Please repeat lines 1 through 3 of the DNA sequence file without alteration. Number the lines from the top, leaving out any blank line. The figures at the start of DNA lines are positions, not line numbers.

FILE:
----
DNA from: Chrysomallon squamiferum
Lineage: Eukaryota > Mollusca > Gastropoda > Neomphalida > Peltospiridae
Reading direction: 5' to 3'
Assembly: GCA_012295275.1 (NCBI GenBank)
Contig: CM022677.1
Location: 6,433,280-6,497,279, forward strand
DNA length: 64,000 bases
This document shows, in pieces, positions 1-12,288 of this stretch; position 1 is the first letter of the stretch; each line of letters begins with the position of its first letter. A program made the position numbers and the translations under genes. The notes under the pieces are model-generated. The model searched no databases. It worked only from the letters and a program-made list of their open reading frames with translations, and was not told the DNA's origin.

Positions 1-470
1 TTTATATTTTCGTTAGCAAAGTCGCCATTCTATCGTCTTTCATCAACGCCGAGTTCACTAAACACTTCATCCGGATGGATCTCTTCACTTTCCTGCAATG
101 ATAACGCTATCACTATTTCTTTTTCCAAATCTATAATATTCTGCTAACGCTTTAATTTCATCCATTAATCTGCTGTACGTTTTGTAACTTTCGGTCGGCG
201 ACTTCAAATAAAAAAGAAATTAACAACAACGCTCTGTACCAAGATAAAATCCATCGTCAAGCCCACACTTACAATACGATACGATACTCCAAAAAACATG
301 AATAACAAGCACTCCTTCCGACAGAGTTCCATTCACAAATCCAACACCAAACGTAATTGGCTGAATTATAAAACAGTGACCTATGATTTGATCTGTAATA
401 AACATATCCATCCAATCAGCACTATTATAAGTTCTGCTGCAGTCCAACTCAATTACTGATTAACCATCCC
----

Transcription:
DNA from: Chrysomallon squamiferum
Lineage: Eukaryota > Mollusca > Gastropoda > Neomphalida > Peltospiridae
Reading direction: 5' to 3'